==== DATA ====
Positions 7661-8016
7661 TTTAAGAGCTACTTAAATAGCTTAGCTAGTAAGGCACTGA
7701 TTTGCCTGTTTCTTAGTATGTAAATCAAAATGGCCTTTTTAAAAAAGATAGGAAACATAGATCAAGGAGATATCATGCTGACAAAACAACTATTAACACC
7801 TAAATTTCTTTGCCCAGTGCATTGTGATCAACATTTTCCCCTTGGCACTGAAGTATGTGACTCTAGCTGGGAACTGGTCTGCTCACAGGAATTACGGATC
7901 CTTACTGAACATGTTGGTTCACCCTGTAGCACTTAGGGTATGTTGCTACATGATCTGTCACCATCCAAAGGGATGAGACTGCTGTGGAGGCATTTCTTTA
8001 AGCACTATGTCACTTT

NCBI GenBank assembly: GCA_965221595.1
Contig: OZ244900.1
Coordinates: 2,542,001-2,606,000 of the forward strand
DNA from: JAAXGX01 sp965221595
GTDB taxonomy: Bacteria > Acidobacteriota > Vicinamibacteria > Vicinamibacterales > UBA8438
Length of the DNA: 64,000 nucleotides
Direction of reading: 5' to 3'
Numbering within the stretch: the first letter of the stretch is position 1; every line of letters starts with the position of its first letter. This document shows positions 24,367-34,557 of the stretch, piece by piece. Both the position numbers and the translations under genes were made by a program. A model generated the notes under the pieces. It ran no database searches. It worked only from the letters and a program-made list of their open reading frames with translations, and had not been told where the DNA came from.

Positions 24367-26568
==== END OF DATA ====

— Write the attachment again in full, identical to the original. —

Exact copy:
Positions 7661-8016
7661 TTTAAGAGCTACTTAAATAGCTTAGCTAGTAAGGCACTGA
7701 TTTGCCTGTTTCTTAGTATGTAAATCAAAATGGCCTTTTTAAAAAAGATAGGAAACATAGATCAAGGAGATATCATGCTGACAAAACAACTATTAACACC
7801 TAAATTTCTTTGCCCAGTGCATTGTGATCAACATTTTCCCCTTGGCACTGAAGTATGTGACTCTAGCTGGGAACTGGTCTGCTCACAGGAATTACGGATC
7901 CTTACTGAACATGTTGGTTCACCCTGTAGCACTTAGGGTATGTTGCTACATGATCTGTCACCATCCAAAGGGATGAGACTGCTGTGGAGGCATTTCTTTA
8001 AGCACTATGTCACTTT

NCBI GenBank assembly: GCA_965221595.1
Contig: OZ244900.1
Coordinates: 2,542,001-2,606,000 of the forward strand
DNA from: JAAXGX01 sp965221595
GTDB taxonomy: Bacteria > Acidobacteriota > Vicinamibacteria > Vicinamibacterales > UBA8438
Length of the DNA: 64,000 nucleotides
Direction of reading: 5' to 3'
Numbering within the stretch: the first letter of the stretch is position 1; every line of letters starts with the position of its first letter. This document shows positions 24,367-34,557 of the stretch, piece by piece. Both the position numbers and the translations under genes were made by a program. A model generated the notes under the pieces. It ran no database searches. It worked only from the letters and a program-made list of their open reading frames with translations, and had not been told where the DNA came from.

Positions 24367-26568